Nukewatch Quarterly Spring 2016
Five years into the Fukushima-Daiichi triple reactor meltdowns and radiation disaster, officials from the Tokyo Electric Power Co., its owners, have said leaks from the six-reactor complex with “at least” two trillion Becquerels of radioactivity entered the Pacific between August 2013 and May 2014. Relentless drainage of contaminated water from the site is estimated to be about 300 tons a day and has continued for 60 months. “[W]e should be carefully monitoring the oceans after what is certainly the largest accidental release of radioactive contaminants to the oceans in history,” researcher Ken Buesseler, of the Woods Hole Oceanographic Institute, said Sept. 27.
However, Japan isn’t even monitoring seawater near Fukushima, according to The Ecologist. (“Japanese government and IAEA ignore radiation risks to coastal population,” Sept. 28.)
The Quarterly, in nearly every issue since the crisis began, has followed the deluge of accidents, leaks, faulty cleanup efforts, and widespread contamination of workers, citizens, food and water.* Our effort to inform our readers is in part a response to the lack of mainstream US news coverage of the disaster. It is also a reminder of the daily potential for catastrophic radiation releases in the United States stemming from the 23 Fukushima-clone GE Mark I reactors in this country.
Japanese media coverage of the catastrophe, along with analysis by independent scientists and researchers is mostly available online. We have relied on them extensively, along with several recent books, to analyse and report on Japan’s ongoing disaster response, water, soil and food contamination, cancer studies, lawsuits by US sailors, Japanese evacuees and others, and the government’s and industry’s ever-changing decommissioning and waste managment plans.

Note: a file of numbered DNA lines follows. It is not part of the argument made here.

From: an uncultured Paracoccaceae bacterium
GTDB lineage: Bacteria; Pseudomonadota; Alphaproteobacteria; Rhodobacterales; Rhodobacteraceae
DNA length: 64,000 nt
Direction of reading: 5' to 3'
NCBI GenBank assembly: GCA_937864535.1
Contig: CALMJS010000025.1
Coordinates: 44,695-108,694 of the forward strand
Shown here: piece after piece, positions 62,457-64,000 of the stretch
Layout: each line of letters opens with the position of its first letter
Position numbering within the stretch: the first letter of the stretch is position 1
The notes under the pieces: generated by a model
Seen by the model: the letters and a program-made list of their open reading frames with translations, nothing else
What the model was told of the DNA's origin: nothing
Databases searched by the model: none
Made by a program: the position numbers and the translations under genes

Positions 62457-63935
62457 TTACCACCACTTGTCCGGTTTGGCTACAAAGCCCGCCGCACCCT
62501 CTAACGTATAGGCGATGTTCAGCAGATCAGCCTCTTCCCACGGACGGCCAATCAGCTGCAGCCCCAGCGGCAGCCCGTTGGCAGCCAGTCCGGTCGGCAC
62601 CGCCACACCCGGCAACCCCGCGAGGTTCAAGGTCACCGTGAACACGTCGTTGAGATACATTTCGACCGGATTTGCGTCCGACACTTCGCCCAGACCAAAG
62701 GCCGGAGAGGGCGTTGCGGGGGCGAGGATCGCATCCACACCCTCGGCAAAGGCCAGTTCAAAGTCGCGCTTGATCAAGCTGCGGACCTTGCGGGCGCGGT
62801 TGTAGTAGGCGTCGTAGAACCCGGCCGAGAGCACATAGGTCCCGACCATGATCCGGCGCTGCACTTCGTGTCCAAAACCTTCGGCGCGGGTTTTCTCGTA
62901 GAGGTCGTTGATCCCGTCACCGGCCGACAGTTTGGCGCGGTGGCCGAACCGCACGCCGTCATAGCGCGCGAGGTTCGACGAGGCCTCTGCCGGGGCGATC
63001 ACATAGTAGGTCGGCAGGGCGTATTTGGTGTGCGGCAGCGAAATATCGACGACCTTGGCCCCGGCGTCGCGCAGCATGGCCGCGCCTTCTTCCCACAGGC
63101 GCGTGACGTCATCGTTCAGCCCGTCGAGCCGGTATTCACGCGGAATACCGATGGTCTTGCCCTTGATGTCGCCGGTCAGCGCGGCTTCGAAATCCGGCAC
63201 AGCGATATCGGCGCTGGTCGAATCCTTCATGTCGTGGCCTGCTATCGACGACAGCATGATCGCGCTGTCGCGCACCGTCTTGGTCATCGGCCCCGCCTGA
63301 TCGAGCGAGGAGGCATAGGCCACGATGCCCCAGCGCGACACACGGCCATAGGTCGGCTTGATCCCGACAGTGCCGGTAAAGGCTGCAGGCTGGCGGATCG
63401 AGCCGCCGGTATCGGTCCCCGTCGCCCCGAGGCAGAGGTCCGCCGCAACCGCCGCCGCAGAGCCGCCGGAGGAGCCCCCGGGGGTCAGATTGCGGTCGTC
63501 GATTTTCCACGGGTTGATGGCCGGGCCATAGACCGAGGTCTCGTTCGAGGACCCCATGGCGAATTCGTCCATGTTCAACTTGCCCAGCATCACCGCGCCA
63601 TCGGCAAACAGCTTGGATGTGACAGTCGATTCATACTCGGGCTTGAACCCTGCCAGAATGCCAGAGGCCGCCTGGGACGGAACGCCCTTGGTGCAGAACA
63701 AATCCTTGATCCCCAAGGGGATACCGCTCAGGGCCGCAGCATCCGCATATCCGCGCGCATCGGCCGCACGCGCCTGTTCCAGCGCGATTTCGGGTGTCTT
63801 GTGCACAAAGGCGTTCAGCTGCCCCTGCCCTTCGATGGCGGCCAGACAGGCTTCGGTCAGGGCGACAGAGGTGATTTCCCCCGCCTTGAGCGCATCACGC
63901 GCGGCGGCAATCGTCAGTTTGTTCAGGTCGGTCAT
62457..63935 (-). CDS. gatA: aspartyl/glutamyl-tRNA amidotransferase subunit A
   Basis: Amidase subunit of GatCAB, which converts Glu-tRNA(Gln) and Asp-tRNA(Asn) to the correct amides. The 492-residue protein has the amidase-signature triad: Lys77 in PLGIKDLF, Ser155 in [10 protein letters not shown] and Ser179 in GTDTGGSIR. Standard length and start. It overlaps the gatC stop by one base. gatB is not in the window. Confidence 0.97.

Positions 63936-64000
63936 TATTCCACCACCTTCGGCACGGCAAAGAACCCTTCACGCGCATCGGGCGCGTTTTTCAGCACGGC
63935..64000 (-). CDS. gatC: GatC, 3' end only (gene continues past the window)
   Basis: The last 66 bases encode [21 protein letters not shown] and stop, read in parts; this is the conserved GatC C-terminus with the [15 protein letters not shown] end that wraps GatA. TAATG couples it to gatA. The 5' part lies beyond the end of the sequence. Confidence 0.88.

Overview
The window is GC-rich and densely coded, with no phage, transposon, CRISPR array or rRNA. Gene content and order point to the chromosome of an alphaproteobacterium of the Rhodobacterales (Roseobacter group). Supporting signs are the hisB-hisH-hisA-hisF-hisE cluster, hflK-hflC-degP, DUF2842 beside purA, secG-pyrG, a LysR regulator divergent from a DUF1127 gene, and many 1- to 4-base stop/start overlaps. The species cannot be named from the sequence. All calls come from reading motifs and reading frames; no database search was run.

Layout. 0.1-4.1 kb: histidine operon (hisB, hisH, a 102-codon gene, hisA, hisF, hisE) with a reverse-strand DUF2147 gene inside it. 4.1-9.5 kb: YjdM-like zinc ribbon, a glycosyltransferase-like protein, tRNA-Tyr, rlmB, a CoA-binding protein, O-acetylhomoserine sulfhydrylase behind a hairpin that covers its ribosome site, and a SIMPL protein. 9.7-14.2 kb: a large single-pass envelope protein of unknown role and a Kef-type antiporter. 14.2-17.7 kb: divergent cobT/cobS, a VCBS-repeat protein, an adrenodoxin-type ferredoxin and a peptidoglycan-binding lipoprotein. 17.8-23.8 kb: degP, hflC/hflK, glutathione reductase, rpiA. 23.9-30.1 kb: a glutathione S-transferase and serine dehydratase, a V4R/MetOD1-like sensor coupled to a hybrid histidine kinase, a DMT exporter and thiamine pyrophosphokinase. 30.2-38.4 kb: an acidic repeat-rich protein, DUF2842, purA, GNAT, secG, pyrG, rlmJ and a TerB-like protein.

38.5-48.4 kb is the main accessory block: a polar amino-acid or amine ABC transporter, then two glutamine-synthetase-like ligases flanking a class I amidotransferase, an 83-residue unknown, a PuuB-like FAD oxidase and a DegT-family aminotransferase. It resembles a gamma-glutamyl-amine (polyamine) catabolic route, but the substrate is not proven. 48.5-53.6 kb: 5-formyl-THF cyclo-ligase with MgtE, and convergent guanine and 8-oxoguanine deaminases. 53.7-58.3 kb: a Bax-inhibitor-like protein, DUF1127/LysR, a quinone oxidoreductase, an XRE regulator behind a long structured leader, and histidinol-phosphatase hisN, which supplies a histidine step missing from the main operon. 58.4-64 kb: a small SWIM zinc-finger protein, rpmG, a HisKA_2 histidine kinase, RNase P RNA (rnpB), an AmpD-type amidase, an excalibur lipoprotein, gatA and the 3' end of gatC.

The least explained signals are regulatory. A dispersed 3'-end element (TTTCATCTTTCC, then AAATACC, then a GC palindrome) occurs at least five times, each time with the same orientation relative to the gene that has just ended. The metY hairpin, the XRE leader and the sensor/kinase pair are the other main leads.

As Japan Times reported last October, “Extremely high radiation levels [inside the three destroyed reactors] and the inability to grasp the details about melted nuclear fuel make it impossible for [Tepco] to chart the course of its planned decommissioning of the reactors.”
Greenpeace to study disaster’s effect on Pacific
On February 26, Greenpeace International launched a major investigation into Fukushima’s effects on the Pacific Ocean. The gusher of radioactively contaminated water into the Pacific has continued unabated for five years.
In a press release, Greenpeace said its investigation will be conducted aboard a Japanese research vessel using a Remotely Operated Vehicle (ROV) with a sensitive gamma radiation “Spectrometer” and sediment sampler.
Former Japanese Prime Minister Naoto Kan, who headed the government when the disaster began, joined the crew of Greenpeace’s Flagship, the Rainbow Warrior, on the opening day of the study, and called for a total phase out of nuclear power.
“I once believed Japan’s advanced technology would prevent a nuclear accident like Chernobyl from happening in Japan,” Kan said. “But it did not, and I was faced with the very real crisis of having to evacuate 50 million people [from Tokyo and surrounds]… Instead, we should shift to safer and cheaper renewable energy with potential business opportunities for our future generations.”
In the press release, Greenpeace noted that “In addition to the initial release of liquid nuclear waste during the first weeks of the accident, and the daily releases ever since, contamination has also flowed from the land itself, particularly nearby forests and mountains of Fukushima, and are expected to continue to contaminate the Pacific Ocean for at least the next 300 years.”